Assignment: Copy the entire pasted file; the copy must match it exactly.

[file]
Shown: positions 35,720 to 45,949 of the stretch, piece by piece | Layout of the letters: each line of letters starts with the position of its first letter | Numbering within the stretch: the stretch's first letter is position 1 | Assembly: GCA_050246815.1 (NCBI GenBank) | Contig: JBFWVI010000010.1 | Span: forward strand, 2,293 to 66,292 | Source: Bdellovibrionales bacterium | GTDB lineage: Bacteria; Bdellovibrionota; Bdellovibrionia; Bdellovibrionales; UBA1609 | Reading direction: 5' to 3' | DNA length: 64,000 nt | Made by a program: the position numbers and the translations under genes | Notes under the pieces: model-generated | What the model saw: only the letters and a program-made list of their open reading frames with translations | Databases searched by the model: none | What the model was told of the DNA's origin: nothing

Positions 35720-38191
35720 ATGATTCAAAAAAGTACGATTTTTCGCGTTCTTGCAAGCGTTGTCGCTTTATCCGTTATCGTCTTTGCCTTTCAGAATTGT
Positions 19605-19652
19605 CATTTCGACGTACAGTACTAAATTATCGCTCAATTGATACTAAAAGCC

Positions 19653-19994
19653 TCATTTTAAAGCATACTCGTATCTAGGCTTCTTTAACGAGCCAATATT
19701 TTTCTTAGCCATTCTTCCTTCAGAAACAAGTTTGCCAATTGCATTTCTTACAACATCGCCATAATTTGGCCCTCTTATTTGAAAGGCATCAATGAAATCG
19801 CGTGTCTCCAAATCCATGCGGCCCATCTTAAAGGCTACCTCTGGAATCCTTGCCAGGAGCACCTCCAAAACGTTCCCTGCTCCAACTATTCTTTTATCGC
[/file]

Shown: positions 35,720 to 45,949 of the stretch, piece by piece | Layout of the letters: each line of letters starts with the position of its first letter | Numbering within the stretch: the stretch's first letter is position 1 | Assembly: GCA_050246815.1 (NCBI GenBank) | Contig: JBFWVI010000010.1 | Span: forward strand, 2,293 to 66,292 | Source: Bdellovibrionales bacterium | GTDB lineage: Bacteria; Bdellovibrionota; Bdellovibrionia; Bdellovibrionales; UBA1609 | Reading direction: 5' to 3' | DNA length: 64,000 nt | Made by a program: the position numbers and the translations under genes | Notes under the pieces: model-generated | What the model saw: only the letters and a program-made list of their open reading frames with translations | Databases searched by the model: none | What the model was told of the DNA's origin: nothing

Positions 35720-38191
35720 ATGATTCAAAAAAGTACGATTTTTCGCGTTCTTGCAAGCGTTGTCGCTTTATCCGTTATCGTCTTTGCCTTTCAGAATTGT
Positions 19605-19652
19605 CATTTCGACGTACAGTACTAAATTATCGCTCAATTGATACTAAAAGCC

Positions 19653-19994
19653 TCATTTTAAAGCATACTCGTATCTAGGCTTCTTTAACGAGCCAATATT
19701 TTTCTTAGCCATTCTTCCTTCAGAAACAAGTTTGCCAATTGCATTTCTTACAACATCGCCATAATTTGGCCCTCTTATTTGAAAGGCATCAATGAAATCG
19801 CGTGTCTCCAAATCCATGCGGCCCATCTTAAAGGCTACCTCTGGAATCCTTGCCAGGAGCACCTCCAAAACGTTCCCTGCTCCAACTATTCTTTTATCGC